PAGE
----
The authors seek to quantify the value of the embedded tax option in municipal
bonds—the difference between a bond’s value under optimal tax management and
its value under the unmanaged buy-and-hold base case. They determine that under realistic
assumptions, the tax option embedded in a long-term bond has a value of several basis
Although interest on municipal bonds is exempt from federal income taxes, capital gains and
losses are subject to complicated tax treatment. Investors may be able to benefit from this
tax treatment by selling bonds whose price has sufficiently dropped and thus reduce their
tax obligations. The value of the tax option depends on such market-related factors as the
volatility of interest rates, bid–ask spreads, and the duration of the bond, in
addition to the treatment of capital gains and losses.
How Is This Research Useful to Practitioners?
This research is useful because the authors attempt to quantify the value of the tax option
embedded in municipal bonds. Investors in tax-exempt bonds may be able to improve their
after-tax performance by selling bonds that have experienced a sufficiently large loss in
value. Under realistic assumptions, the value of this embedded tax option amounts to several
basis points. The authors determine that increases in the bond’s maturity, in addition
to tax rates, are a significant driver of the tax option’s value. A higher issue price
also increases the value because the bond is likely to fall below its minimum threshold.
Moreover, greater interest rate volatility and lower transaction costs also increase an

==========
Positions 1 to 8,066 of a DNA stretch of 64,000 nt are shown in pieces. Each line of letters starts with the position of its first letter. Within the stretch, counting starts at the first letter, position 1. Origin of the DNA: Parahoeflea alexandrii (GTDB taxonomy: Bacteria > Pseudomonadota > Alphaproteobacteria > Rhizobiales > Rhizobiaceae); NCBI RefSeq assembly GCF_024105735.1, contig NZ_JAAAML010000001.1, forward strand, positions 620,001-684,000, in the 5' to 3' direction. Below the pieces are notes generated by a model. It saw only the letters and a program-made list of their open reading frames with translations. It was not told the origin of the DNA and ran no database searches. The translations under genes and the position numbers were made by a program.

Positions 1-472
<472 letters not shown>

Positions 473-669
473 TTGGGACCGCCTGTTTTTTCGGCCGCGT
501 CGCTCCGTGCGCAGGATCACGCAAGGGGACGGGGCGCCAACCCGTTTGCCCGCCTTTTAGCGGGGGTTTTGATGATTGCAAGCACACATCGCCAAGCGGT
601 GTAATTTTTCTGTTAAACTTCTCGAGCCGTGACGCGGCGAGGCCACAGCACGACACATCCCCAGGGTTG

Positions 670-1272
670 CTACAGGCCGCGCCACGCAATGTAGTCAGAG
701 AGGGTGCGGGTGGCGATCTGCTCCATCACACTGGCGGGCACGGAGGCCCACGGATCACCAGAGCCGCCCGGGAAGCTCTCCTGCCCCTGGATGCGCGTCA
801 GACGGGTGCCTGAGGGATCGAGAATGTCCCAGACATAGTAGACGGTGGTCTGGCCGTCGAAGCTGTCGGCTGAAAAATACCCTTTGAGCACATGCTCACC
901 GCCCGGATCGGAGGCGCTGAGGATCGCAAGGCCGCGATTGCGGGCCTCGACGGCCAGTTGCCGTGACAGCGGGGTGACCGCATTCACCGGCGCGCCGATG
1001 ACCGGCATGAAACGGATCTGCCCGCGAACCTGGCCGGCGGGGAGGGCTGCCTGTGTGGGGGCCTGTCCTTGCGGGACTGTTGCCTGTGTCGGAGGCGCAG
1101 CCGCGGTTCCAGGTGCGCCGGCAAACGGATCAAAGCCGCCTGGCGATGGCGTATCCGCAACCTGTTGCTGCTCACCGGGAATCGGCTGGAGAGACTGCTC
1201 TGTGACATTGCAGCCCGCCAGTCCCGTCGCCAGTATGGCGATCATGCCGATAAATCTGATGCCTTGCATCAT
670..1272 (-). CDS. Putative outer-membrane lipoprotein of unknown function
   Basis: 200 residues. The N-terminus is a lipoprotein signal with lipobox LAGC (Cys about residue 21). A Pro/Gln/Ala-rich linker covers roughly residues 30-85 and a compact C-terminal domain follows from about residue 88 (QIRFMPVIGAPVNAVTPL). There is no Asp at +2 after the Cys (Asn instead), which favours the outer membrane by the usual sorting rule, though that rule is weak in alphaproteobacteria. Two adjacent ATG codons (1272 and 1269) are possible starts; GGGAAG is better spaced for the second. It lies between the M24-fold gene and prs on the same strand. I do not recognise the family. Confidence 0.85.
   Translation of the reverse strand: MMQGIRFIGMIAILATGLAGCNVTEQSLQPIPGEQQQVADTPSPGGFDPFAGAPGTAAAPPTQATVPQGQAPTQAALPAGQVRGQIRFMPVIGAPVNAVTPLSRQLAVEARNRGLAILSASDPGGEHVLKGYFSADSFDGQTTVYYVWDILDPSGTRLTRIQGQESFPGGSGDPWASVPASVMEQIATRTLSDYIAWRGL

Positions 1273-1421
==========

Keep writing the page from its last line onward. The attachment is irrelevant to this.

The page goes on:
option’s value. For example, at a 20% interest rate volatility and 0.5% transaction
cost, the embedded tax option provides roughly 6 bps in incremental annualized return. The
same assumptions with a 30-year bond callable after 10 years, however, translate to
approximately 35 bps of annualized incremental return. A relatively modest increase in
market rates results in a large decline in the market value, thus creating an opportunity to
sell the bond at a loss and reduce taxes. Therefore, short-term losses written off at a 40%
tax rate can significantly increase an option’s value.
In summary, under realistic assumptions, a long-term bond’s embedded tax option is
substantial, especially when the investor can offset short-term capital gains with
How Did the Authors Conduct This Research?
Federal tax rates significantly increased at the beginning of 2013 and may be subject to
further changes. For this analysis, the authors use a long-term capital gain/loss tax rate
of 20%, a short-term capital gain/loss tax rate of 40%, and an ordinary income tax rate of
40%. Their analytical approach extends conventional valuation based on option-adjusted
spreads to include municipal bonds’ tax treatment.
The required inputs are a market-implied optionless par yield curve and an interest rate
volatility that together determine rate evolution. The optimal option exercise requires
investigating a lattice-based future and comparing the tradeoff between selling and waiting
at each node. The numerical implementation is a recursive valuation of a path-dependent
option. Under optimal management, the investor sells when the resulting benefit fully
compensates the investor for the forfeited tax option’s value.
Moreover, a bond’s price in various future market environments is important to
consider. The expected price is the fair value without taxes. The fair value of a municipal
bond must incorporate the investor’s tax from capital gains. The tax-neutral
values—defined as the fair, tax-adjusted values under buy and hold—provide
convenient and defensible estimates of future prices. The authors define the tax-neutral
value as the price equal to the present value of future inflows adjusted for the taxes paid
on the gain at maturity or when the bond is called.
The authors provide great insight into the various characteristics of embedded tax options
in municipal bonds. A detailed understanding of municipal bonds, as well as other investment
vehicles, allows for improved asset management performance. It is critical for investment
professionals to have a thorough understanding of these embedded tax options to maximize the
performance of their portfolios. Ultimately, I hope further research expands on these
findings in terms of how these options fit into the context of an overall investment